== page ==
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WILMINGTON, NC (WWAY) — A security breach at Target has affected tens of millions of consumers across the country during arguably some of the busiest shopping days of the year.

Today Target said hackers have gotten a hold of more information then the retailer first thought.

From Black Friday to Dec. 15 Target says hackers stole credit and debit card information of 40 million customers.

“With it being right around Christmas time, we were really concerned all of the money would be wiped out of our bank account,” said Olivia Bass-Stafford, a Target shopper in Wilmington.

Friday the retailer said the breach is more extensive than initially though. Now the company says the crooks stole personal info, including names, addresses, e-mails and phone numbers, of 70 million more shoppers.

It is all prompting some Target Red Card holders who have not been affected thus far to keep a close eye on their bank accounts.

“We’re still monitoring it just in case,” Bass-Stafford said.

Alanna McHugh says this is an example why she has never applied for a Target-issued card.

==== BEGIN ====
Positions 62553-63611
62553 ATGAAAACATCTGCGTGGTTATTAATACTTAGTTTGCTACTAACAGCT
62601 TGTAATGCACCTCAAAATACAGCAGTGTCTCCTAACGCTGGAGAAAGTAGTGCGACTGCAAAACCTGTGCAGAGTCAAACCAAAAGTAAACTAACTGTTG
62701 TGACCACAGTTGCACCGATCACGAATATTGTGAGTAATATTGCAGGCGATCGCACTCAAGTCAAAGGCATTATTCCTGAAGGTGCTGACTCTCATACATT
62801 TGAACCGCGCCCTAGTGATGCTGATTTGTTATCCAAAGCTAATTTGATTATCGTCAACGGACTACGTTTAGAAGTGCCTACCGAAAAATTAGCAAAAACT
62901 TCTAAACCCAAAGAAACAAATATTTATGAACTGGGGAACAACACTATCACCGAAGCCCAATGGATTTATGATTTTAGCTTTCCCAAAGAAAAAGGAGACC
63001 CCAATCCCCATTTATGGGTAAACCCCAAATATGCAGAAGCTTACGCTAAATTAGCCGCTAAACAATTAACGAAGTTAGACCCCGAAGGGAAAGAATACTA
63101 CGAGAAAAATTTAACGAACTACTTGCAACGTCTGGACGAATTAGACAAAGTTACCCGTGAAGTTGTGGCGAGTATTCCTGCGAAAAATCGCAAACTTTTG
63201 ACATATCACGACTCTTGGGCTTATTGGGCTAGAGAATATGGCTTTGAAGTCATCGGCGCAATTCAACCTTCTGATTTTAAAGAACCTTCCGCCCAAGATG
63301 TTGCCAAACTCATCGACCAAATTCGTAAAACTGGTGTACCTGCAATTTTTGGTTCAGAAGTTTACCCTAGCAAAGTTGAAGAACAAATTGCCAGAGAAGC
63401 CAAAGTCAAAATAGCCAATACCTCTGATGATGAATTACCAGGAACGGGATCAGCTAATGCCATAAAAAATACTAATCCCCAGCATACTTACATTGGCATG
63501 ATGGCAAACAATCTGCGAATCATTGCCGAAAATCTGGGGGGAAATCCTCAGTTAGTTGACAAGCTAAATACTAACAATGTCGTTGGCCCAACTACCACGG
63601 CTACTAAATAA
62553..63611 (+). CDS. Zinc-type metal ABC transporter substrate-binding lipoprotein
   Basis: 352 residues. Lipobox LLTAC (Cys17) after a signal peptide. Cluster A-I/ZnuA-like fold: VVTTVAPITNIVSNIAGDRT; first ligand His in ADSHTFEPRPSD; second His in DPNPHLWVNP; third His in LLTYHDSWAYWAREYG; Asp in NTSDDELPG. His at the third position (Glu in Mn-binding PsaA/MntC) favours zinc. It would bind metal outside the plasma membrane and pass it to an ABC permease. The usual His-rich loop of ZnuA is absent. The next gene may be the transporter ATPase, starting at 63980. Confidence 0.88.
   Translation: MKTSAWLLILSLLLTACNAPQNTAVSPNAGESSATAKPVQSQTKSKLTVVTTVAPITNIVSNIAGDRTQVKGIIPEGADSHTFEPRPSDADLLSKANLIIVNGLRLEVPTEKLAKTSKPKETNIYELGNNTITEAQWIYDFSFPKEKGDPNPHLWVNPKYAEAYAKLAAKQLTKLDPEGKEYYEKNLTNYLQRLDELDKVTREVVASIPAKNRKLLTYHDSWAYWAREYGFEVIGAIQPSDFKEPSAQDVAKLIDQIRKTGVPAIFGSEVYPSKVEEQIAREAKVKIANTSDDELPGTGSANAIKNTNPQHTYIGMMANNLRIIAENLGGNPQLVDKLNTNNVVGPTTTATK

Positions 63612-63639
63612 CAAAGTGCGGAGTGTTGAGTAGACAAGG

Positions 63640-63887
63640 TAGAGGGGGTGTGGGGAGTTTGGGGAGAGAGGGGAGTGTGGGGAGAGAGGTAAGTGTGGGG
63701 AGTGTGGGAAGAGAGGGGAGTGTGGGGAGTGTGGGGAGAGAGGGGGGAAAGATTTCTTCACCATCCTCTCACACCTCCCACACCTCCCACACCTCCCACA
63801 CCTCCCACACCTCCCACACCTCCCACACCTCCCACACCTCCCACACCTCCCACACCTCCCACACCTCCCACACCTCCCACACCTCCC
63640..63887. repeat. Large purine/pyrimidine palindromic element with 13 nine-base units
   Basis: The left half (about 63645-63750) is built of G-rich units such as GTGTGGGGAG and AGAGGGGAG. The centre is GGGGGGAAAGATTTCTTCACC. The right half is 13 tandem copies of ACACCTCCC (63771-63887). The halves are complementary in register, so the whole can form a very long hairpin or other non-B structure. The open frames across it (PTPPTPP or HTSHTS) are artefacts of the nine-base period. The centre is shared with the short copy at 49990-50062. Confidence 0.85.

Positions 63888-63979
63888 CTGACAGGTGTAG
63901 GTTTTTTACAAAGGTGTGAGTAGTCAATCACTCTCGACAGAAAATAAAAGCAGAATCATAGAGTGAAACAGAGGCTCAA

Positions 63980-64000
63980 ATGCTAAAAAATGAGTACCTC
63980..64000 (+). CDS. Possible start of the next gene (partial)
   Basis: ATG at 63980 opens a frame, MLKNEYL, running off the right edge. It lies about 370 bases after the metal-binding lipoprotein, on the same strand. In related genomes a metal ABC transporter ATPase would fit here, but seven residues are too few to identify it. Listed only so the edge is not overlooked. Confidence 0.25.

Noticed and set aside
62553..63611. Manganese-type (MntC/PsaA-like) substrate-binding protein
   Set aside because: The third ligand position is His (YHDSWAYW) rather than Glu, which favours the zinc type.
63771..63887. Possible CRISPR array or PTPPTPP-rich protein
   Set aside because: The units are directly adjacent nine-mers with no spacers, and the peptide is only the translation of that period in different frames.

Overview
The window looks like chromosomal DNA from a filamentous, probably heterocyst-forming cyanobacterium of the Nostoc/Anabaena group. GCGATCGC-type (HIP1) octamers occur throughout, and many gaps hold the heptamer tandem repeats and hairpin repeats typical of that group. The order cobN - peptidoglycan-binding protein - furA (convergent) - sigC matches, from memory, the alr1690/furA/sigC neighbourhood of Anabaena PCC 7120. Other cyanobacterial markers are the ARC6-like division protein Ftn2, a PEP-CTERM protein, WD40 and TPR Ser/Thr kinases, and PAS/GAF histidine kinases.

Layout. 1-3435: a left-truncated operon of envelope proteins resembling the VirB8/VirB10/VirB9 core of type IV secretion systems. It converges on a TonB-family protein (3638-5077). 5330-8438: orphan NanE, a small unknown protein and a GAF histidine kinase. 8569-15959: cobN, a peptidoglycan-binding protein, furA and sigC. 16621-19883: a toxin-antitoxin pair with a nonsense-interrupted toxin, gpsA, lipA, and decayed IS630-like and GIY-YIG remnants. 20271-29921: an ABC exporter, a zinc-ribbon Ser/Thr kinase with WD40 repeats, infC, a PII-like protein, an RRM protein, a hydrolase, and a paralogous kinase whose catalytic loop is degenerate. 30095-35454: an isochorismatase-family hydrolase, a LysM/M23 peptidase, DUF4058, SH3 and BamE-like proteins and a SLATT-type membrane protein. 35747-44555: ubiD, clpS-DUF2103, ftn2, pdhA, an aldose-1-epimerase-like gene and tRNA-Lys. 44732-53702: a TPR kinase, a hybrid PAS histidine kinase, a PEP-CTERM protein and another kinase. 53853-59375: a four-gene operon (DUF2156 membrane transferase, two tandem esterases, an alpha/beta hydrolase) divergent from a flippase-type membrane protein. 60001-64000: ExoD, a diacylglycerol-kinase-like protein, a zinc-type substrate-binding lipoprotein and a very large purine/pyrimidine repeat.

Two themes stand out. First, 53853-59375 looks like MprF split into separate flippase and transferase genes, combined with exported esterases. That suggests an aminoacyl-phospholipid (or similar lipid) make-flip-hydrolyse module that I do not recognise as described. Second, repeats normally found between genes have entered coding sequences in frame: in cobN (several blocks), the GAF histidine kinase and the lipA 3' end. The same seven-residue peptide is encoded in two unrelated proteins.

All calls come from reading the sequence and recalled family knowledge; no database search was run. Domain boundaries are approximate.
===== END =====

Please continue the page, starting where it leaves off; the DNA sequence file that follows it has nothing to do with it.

“I just don’t trust security in this day and age. It’s too vunerable,” she said.

Target says the newly-discovered theft is not a new breach, but was uncovered as part of its ongoing investigation.

“My sister-in-law was affected,” Target shopper Kelly Whiteheart said. “That’s when I started thinking maybe I should look into it, but as of now, I haven’t heard anything.”

To give customers peace of mind, Target is offering customers one free year of credit monitoring as well as identity theft protection to all customers who shopped at us stores.

“I think it’s good, and it gives me peace of mind to know that my credit is OK,” Bass-Stafford said.

Target also says customers will not be responsible for any fraudulent charges.

Target says it discovered where the hackers attacked the system and that entry has been closed.

We reached out to Target’s corporate office, but have not heard back yet.

Comment on this Story

  • 1492

    Their reticence to tell the whole truth and nothing but the truth speaks volumes about how they view their customer base. Makes no sense to continue to do business with an untrustworthy vendor.